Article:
Sam Ebohon

By Prisca Sam-Duru

Sam Ebohon is the President of the Guild of Professional Fine Artists of Nigeria.  As a studio artist, Ebohon graduated in 1990 with HND (Higher National Diploma) from the prestigious Yaba College of Technology. His most identifiable works feature large criss-crossing strokes that abstract the subject matter. His vibrant brushstrokes bear a particular textual flourish often found in artworks by other graduates of the Yaba School. Ebohon is a respected member of the prestigious Society of Nigerian Artists. In 2009, he was awarded the Gold Medal Prize at the Caterina de Medici painting competition in Florence, Italy. His paintings are widely represented in local and international art collections. In this exclusive interview conducted during the TKMG annual auction preview at Terra Kulture, Lagos, he reveals his ambition in the industry and much more. Excerpts.

You chose to be at TKMG auction, why?

You have to always remain relevant, do your business because art is business. One has to make money. Having a platform like TKMG helps you do all that.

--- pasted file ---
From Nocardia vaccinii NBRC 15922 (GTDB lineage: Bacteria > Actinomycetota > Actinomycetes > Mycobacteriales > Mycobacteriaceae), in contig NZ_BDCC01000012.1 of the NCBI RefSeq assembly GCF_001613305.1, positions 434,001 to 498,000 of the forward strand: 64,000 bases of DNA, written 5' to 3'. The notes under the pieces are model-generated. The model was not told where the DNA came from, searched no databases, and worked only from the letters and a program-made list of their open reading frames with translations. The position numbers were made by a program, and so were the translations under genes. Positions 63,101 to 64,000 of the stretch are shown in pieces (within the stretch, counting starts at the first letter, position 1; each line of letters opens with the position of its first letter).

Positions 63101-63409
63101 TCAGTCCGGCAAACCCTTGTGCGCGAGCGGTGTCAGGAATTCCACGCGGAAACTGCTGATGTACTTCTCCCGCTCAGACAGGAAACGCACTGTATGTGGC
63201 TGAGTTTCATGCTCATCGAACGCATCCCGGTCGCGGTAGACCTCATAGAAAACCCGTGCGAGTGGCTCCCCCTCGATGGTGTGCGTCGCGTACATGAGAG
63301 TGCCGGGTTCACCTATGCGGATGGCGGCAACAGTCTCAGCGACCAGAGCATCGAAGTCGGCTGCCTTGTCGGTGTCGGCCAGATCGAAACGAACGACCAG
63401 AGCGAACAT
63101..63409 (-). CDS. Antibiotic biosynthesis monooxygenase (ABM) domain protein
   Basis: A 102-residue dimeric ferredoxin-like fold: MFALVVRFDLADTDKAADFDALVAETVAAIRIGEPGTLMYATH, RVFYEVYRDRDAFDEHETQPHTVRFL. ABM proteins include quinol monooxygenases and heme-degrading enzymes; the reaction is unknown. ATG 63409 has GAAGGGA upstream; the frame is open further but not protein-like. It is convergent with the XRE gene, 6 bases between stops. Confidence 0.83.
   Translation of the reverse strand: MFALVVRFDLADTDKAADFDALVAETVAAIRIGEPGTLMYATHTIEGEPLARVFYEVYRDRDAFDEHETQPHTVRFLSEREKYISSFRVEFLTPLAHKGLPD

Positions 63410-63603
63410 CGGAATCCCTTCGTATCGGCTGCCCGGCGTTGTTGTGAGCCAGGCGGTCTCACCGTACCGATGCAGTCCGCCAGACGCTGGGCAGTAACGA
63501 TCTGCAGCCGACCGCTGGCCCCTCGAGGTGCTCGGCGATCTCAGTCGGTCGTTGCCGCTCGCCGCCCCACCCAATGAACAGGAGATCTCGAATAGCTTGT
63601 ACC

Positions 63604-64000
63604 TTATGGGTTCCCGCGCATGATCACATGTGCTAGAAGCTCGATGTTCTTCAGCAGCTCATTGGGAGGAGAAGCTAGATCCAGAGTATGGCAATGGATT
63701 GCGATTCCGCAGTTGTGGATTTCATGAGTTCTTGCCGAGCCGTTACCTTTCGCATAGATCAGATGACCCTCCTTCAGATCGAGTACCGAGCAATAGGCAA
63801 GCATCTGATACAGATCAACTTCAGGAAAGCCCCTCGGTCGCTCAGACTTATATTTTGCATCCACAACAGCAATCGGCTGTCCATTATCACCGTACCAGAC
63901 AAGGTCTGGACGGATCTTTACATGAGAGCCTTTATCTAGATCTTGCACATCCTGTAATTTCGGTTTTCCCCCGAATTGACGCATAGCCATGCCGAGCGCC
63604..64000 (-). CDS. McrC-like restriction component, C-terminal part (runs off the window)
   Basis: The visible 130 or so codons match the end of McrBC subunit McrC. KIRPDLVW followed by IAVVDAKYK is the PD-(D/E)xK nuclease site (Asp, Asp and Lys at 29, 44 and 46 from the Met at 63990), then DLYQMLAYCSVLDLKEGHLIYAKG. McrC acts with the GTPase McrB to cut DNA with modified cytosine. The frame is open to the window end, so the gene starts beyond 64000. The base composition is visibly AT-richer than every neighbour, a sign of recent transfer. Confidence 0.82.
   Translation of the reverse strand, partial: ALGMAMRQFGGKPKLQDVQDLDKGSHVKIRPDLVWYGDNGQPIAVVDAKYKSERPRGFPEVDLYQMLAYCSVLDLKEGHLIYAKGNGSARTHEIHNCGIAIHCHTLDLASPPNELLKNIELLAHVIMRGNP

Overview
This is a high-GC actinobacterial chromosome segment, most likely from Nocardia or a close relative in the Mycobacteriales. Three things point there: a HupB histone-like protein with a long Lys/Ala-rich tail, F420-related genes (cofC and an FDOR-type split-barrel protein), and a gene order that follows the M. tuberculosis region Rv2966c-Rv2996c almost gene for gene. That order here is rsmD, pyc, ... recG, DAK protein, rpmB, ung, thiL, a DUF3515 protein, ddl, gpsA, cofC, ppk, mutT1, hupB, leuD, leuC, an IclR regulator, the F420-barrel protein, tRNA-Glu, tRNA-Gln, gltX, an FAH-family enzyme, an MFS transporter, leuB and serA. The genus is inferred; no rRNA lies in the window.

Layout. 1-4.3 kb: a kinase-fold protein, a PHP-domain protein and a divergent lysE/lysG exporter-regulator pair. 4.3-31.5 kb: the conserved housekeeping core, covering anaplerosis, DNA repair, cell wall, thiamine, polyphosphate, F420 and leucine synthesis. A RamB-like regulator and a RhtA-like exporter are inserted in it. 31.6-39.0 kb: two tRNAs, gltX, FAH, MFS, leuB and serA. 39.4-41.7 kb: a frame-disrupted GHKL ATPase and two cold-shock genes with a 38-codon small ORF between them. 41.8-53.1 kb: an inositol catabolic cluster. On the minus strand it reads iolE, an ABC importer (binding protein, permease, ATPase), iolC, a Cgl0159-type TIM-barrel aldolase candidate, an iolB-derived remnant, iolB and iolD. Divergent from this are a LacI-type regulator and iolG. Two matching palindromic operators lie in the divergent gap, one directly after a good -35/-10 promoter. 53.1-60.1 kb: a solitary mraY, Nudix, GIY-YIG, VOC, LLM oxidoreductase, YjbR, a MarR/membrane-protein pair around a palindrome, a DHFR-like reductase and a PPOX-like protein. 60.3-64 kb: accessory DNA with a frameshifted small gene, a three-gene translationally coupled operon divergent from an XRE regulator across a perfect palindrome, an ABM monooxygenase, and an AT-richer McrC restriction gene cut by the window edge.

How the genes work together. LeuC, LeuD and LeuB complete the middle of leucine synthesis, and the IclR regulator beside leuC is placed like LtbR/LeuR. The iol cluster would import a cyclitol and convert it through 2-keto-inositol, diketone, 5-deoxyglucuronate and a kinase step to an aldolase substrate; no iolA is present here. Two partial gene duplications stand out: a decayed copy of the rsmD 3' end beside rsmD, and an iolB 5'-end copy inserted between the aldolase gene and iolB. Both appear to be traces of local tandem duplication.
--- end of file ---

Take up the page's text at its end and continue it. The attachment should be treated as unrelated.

First time at the Auction?

No. I’ve been following them.

How many works did you put up?

Just one. It’s titled Response and Stimuli.

Why was this your choice?

That was the choice of TKMG. The mode of selection is that you submit a couple of works and they make their choice considering the work that goes with their theme.

When did you become an artist?

I can’t even tell when. It’s like…I don’t even know. How do you tell someone that you know, I’ve never been anything more than an artist. I’ve always wanted to be something else but art always pulls me back.

Something else like what?

You know while growing up and your father says you’ve got to be a doctor or lawyer.

But professionally as an artist, it all began in 1990. That’s the year I graduated and since then, it’s been a long journey with group and solo exhibitions.

What inspires you?

Everything inspires me but mostly designs. I’m a design person so whatever gives me a design, it doesn’t have to be a human being, it can be an inanimate object. It can be anything but that which makes a beautiful design and inspires me.